Window on the future of Australian aged care workforce: NZ in nursing crisis

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Reported in the NZ Herald, the New Zealand Aged Care Association CEO Simon Wallace (pictured) says the nurse vacancy rate has accelerated since August, when 500 of 5,000 nurses positions were unfilled.

Wallace said what was a trickle of nurses leaving in anticipation of the better conditions being negotiated under the DHB Multi Employer Collective Agreement (MECA) for registered nurses, has turned into a torrent since the settlement in August.

Everyday members were ringing and emailing him about more nurses lost because of the pay gap.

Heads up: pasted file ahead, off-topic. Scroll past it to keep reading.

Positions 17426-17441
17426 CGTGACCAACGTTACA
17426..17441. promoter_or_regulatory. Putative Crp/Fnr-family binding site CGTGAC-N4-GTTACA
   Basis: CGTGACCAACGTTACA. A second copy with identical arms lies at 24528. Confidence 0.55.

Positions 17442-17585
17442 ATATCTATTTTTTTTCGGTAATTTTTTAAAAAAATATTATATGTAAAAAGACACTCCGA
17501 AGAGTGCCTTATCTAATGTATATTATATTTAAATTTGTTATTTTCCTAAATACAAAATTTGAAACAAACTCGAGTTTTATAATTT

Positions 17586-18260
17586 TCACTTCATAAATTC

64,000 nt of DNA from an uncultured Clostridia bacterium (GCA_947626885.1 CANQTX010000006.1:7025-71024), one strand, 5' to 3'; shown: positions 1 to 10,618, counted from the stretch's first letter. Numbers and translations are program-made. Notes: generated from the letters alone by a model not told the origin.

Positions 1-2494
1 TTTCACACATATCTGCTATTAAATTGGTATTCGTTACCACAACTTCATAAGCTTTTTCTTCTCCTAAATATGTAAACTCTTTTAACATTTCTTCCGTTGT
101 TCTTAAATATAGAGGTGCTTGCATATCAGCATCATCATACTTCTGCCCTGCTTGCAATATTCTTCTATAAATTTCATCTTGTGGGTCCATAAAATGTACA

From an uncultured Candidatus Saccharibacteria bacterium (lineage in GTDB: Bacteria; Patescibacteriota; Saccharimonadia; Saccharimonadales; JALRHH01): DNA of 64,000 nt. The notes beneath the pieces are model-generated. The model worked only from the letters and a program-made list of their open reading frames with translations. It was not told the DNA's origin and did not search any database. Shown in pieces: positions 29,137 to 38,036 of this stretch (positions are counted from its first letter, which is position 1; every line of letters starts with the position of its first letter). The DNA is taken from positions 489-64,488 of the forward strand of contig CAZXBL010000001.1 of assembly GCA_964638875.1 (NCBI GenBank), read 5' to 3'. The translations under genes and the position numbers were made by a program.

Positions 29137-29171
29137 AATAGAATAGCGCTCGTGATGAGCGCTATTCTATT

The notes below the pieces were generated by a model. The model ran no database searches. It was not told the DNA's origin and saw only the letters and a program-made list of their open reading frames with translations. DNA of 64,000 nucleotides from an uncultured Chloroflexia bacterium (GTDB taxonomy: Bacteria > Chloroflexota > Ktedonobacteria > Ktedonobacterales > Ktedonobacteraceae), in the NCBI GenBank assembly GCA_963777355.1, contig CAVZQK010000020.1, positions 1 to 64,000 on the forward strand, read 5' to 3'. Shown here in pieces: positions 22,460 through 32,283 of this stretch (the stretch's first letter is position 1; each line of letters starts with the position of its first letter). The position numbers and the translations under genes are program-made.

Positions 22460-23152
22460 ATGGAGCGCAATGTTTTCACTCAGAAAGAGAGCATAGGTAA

“Why aren’t we seeing government respond in the same way (to the teachers shortage) and bring in hundreds of registered nurses from overseas to ease the desperate shortages in our aged residential care facilities?” Wallace is quoted.

The annual turnover of nurses has jumped from 26% in February last year to 38% in August.

Nurses were removed as a category in the long-term shortage skills list for immigration in 2016.

Question: if the Australian Nursing and Midwifery Association is successful in achieving mandated nursing ratios in aged care in Australia, where will the nurses come from?

Operators ask us how they will secure registered nurses for instance in Carnarvon (900 km north of Perth) for 24/7 roster coverage. They say pay is not the issue even if they could afford higher wages.

A Royal Commission discussion….

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